The new rules maintain the existing rules where “top” or “first dollar” guarantees and “vertical tranche” guarantees (i.e., a guarantee of a portion of each dollar of partnership liability) result in the secured portion of the debt being assigned to the partner`s guarantor. Some substantive guarantees for partnership debts, where the partner guarantor is responsible for at least 90% of the debt, are also still allowed. That being said, under the proposed regulations (which would come into effect upon completion) adopted under the new regulations, the IRS has provided a fairly strong anti-abuse rule that can result in even non-compliance with superior, vertical, or other eligible safeguards. Under these proposed rules, a guarantee or other obligation of a partner will not be met if the facts and circumstances support a plan to circumvent or circumvent the obligation. In addition, the new rules specify that if a partner`s ability to repay is uncertain, the IRS can use that fact as evidence of a plan to circumvent or avoid a payment obligation. The dates of entry into force of the new rules are somewhat confusing. The final provisions of Articles 707 and 752 entered into force on 5 October 2016. The temporary provisions of § 752 will apply from 5 October 2016, while the temporary regulations of § 707 (including the revised rules for “disguised sale”) will apply from 3 January 2017. Various proposed regulations would come into force prospectively from the date they are published as final regulations. Fortunately, the new provisions that ignore guarantees for the lower dollar have a “vested rights” exception that can respect these existing guarantees for up to seven years.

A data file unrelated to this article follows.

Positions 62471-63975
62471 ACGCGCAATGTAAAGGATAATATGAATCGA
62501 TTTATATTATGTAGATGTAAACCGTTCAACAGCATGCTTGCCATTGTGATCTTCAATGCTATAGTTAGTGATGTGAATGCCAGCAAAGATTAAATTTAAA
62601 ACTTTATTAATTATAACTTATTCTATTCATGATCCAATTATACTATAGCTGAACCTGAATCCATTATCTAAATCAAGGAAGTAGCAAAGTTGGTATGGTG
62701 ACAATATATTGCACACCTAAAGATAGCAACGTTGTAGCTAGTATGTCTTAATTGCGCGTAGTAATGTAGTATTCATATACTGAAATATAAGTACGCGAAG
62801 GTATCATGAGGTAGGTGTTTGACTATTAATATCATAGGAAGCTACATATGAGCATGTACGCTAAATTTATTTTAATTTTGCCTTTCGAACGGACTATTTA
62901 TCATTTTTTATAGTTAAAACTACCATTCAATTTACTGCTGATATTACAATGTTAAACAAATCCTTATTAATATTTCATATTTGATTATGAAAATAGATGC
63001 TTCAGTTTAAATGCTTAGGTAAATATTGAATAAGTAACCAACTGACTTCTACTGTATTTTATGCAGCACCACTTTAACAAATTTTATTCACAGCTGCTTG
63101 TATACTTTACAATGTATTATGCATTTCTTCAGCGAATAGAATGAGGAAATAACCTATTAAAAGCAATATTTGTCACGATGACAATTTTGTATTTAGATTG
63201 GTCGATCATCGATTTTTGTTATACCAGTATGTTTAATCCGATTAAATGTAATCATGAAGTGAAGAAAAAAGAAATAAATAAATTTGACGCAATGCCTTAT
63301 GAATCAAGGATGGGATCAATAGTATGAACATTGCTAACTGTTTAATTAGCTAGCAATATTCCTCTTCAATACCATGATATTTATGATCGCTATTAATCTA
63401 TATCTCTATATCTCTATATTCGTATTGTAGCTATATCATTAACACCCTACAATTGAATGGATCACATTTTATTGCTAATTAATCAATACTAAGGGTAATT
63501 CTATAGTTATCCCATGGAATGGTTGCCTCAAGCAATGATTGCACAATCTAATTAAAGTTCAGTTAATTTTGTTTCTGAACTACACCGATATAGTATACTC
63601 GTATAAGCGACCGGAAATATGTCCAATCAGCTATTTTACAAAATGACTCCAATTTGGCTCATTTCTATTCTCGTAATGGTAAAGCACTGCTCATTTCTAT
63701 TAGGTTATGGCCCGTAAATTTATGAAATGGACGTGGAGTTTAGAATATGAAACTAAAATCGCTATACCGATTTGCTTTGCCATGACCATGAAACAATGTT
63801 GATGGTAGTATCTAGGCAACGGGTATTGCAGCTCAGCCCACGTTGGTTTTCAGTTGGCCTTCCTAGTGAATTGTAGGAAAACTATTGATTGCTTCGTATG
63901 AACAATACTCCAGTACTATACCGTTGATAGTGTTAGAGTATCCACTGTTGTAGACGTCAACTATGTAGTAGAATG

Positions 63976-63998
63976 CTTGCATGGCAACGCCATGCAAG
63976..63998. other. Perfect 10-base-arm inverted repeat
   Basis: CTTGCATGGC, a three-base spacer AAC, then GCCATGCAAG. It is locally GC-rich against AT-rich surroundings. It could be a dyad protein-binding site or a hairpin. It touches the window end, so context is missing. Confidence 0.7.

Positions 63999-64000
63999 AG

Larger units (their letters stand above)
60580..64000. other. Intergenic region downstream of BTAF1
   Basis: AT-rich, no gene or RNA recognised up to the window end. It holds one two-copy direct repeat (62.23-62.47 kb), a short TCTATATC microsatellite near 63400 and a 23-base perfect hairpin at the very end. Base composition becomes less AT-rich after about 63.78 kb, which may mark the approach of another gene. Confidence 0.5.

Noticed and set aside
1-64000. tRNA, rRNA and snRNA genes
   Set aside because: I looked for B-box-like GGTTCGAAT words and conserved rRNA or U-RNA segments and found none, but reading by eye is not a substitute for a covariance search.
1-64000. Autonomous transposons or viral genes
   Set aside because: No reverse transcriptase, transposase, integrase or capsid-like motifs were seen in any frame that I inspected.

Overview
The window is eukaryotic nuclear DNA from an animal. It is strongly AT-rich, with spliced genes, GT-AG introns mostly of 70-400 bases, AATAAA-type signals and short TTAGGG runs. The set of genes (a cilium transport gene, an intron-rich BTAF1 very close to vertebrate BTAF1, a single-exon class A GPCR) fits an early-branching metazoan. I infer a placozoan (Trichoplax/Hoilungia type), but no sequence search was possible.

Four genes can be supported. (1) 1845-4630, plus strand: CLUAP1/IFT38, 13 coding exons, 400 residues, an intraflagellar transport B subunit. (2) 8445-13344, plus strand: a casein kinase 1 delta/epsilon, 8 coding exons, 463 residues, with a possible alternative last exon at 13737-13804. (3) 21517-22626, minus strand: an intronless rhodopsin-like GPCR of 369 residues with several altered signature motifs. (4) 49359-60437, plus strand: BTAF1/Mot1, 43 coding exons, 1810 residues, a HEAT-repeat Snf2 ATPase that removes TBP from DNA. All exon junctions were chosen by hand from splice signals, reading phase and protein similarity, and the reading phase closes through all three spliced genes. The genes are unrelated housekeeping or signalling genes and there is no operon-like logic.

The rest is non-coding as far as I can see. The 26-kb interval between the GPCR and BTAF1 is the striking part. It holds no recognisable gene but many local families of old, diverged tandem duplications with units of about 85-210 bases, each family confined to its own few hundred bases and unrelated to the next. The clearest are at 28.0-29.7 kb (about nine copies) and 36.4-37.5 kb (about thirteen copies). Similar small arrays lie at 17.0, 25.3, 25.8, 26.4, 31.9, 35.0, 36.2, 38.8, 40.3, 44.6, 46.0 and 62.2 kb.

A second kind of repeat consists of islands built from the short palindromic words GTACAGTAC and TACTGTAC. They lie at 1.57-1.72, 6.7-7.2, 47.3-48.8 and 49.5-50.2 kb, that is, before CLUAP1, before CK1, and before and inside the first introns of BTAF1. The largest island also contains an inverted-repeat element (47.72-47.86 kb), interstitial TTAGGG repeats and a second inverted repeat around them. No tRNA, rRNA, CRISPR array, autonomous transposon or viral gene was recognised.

Partnerships have the option to apply some of the new rules before their mandatory validity date. The Treasury Department and the Internal Revenue Service (the “Service”) have recently adopted temporary regulations that significantly reduce the ability of partners to allocate partnership responsibilities among themselves by effectively eliminating a once common technique. This warning does not cover all the nuances of the new long and complex regulations, but rather highlights their impact on some more common partnership transactions. As described above, in the future, some traditionally used guarantee agreements and other potential payment obligations of partners will not be taken into account for tax purposes, despite their economic consequences. Partners and partnerships should review their existing partnership agreements, related funding documents and other arrangements to assess the impact of the new Regulations. Certain transitional facilities may apply for a limited period. Potential transactions, including joint ventures taxed as partnerships, should be carefully structured to deal with the dangers of these rules. Partners with the lowest dollar guarantees should determine the amount of the portfolio and assess the impact of the transitional rules if the debt is changed or refinanced during the seven-year transition period. Partners may consider restructuring their guarantees in the lowest dollars before the end of the transition period.
For those considering an alternative to the lower dollar guarantee, the vertical tranche guarantee can achieve the parties` objectives if it is properly structured. The first step is to determine what the potential impact of this change means for each partner, depending on the amount of the transition and when to withdraw, refinance or change the debt. .